José Manuel García Aznar: "It is very important to pursue your dreams and fight for them".

He is part of the M2BE research group (Multiscale Mechanical and Biological Engineering). He is an industrial engineer. His research tries to apply the knowledge of Mechanical and Materials Engineering to the field of Medicine and Biology. In his research career he has obtained European funding for four ERC projects, one Starting Grant and one Advanced Grant, as well as two Proof of Concept.
José Manuel García Aznar

Why did you decide to go into research?

What I like most about research is that each problem you study has different characteristics and difficulties and, therefore requires a different approach or focus. This means that you are always learning, which is clearly a continuous learning process.

In addition, when you start doing research, you feel a brutal attraction to continue researching.

So, these two aspects motivated me a lot: the continuous learning and the attraction to face new problems.

Did you always have a clear idea of what you wanted to do?

It was clear to me that I wanted to study Engineering, I really liked to think about problems and try to find a solution and then, I really liked the application of the concepts I saw in class to real problems.

How long have you been linked to the I3A and what would you highlight about the Institute?

I have been linked to the Institute since its origins. I think its best asset is its multidisciplinary nature.

In your research group, what are your most important lines or areas of work?

The working group in which I do my research tries to apply engineering knowledge of mechanics and materials to the field of Medicine and Biology, mainly through two methodological approaches: advanced simulation and mathematical modelling by computer and three-dimensional cell culture using microfluidic chips.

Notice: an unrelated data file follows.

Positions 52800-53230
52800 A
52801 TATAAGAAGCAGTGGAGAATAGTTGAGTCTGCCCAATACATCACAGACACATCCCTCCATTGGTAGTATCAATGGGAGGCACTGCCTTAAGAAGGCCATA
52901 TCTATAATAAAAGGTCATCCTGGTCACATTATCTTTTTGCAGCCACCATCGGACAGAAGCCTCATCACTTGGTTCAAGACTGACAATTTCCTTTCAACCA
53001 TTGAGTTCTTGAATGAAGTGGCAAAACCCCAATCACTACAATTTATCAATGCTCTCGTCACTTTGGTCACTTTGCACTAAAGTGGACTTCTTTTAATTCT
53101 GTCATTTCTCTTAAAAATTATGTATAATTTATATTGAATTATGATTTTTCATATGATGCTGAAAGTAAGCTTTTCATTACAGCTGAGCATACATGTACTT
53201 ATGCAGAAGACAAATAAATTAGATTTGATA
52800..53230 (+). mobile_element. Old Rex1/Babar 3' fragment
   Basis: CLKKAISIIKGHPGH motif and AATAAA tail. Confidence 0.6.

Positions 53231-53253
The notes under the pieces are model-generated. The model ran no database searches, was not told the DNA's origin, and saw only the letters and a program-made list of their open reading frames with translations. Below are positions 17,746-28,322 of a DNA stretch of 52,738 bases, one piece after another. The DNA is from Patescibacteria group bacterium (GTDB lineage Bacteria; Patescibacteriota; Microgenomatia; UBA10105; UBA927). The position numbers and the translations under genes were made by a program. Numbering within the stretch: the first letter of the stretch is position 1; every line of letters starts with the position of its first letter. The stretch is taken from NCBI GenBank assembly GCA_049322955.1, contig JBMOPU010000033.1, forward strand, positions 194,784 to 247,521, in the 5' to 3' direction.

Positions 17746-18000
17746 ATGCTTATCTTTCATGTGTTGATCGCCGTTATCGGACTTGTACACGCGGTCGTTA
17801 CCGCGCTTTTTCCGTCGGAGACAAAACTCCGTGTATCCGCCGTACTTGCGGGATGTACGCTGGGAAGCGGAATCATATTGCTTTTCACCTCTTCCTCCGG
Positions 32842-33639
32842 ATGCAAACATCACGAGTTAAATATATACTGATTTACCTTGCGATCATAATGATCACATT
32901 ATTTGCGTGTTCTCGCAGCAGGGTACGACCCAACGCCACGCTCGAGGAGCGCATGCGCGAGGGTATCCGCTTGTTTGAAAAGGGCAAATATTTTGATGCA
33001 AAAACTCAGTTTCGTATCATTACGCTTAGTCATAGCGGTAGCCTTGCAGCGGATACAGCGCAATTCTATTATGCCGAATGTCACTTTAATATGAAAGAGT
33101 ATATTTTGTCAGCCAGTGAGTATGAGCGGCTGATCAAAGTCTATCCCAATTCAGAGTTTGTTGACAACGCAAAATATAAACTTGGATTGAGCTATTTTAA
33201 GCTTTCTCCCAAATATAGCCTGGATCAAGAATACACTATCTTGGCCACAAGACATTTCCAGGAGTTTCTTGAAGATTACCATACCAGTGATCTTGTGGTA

Do you have any ongoing projects that you would like to highlight?

I would highlight ICoMICS, an ERC Advanced Grant project in mechano-immunotherapy that aims to advance the understanding of the role of adoptive immune cells (CART) in cancer treatment, specifically to improve efficacy against solid tumors.

What do you enjoy most about your profession? And what do you enjoy least?

The truth is that I love my profession, both in teaching and in research. I also like university management, and I recognise that it is necessary. What I like least is university bureaucracy, which sometimes takes up a lot of our time.

What would you say to anyone thinking of going into research?

To do it, with a lot of determination and courage to go ahead and get caught up in research. Unfortunately, our environment does not make it easy to do research in a proper way, but I am one of those who think that it is very important to pursue your dreams and fight for them.


What did you study?: Industrial Engineering at the then CPS of the University of Zaragoza.

A goal: Reaching retirement in good health.

Hobbies: Walking in the mountains, swimming and spending time with my family.

A book: If I have to choose, as a book of intrigue "The Blood of the Innocents", as a book to think about "1984" and to savour "Papyrus: The Invention of Books in the Ancient World".

A film: Line of Duty

Favourite music group: The Cure

A trip: Any trip is worthwhile if the company is good.

How would you define yourself: A simple, enthusiastic person who wants to continue learning and improving every day in my personal and professional life.


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